View Article: PubMed Central - PubMed

Affiliation: Department of Microbiology, Faculty of Biochemistry, Biophysics and Biotechnology, Jagiellonian University, Krakow, Poland. staphaureus@gmail.com

ABSTRACT
Although considered to be an extracellular pathogen, Staphylococcus aureus is able to invade a variety of mammalian, non-professional phagocytes and can also survive engulfment by professional phagocytes such as neutrophils and monocytes. In both of these cell types S. aureus promptly escapes from the endosomes/phagosomes and proliferates within the cytoplasm, which quickly leads to host cell death. In this report we show that S. aureus interacted with human monocyte-derived macrophages in a very different way to those of other mammalian cells. Upon phagocytosis by macrophages, S. aureus persisted intracellularly in vacuoles for 3-4 days before escaping into the cytoplasm and causing host cell lysis. Until the point of host cell lysis the infected macrophages showed no signs of apoptosis or necrosis and were functional. They were able to eliminate intracellular staphylococci if prestimulated with interferon-gamma at concentrations equivalent to human therapeutic doses. S. aureus survival was dependent on the alternative sigma factor B as well as the global regulator agr, but not SarA. Furthermore, isogenic mutants deficient in alpha-toxin, the metalloprotease aureolysin, protein A, and sortase A were efficiently killed by macrophages upon phagocytosis, although with different kinetics. In particular alpha-toxin was a key effector molecule that was essential for S. aureus intracellular survival in macrophages. Together, our data indicate that the ability of S. aureus to survive phagocytosis by macrophages is determined by multiple virulence factors in a way that differs considerably from its interactions with other cell types. S. aureus persists inside macrophages for several days without affecting the viability of these mobile cells which may serve as vehicles for the dissemination of infection.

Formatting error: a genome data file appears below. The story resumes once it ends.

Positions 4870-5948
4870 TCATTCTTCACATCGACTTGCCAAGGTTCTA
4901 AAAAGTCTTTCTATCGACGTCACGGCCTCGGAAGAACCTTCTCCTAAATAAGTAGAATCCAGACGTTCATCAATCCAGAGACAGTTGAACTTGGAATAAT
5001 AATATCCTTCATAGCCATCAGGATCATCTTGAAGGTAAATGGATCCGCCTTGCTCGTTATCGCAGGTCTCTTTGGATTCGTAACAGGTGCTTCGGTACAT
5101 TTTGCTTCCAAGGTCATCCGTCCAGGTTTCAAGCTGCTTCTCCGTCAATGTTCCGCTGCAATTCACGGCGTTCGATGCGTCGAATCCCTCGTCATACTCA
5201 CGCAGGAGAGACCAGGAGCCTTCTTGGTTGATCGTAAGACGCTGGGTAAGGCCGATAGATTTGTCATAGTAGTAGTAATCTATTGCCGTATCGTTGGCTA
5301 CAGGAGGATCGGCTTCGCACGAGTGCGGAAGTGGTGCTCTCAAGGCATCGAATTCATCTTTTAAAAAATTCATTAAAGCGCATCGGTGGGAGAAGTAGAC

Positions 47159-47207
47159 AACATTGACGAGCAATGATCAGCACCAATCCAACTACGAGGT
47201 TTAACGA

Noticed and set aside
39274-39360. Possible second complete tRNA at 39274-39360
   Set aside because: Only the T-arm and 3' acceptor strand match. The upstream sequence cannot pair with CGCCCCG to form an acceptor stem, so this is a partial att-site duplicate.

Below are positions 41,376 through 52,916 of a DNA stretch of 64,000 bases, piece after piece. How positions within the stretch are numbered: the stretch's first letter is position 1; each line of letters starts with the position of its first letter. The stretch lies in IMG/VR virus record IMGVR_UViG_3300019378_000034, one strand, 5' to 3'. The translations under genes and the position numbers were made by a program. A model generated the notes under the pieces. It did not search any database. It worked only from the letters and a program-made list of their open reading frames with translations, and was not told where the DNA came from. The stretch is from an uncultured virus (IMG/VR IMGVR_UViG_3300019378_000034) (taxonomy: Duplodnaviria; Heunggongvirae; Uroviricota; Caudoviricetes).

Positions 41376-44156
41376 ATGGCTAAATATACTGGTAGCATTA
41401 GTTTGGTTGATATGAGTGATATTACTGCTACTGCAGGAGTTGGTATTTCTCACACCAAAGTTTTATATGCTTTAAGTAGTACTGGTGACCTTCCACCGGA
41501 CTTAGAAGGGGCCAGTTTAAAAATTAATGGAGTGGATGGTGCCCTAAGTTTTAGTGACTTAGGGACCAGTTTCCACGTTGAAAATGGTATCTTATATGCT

Show MeSH
Related in: MedlinePlus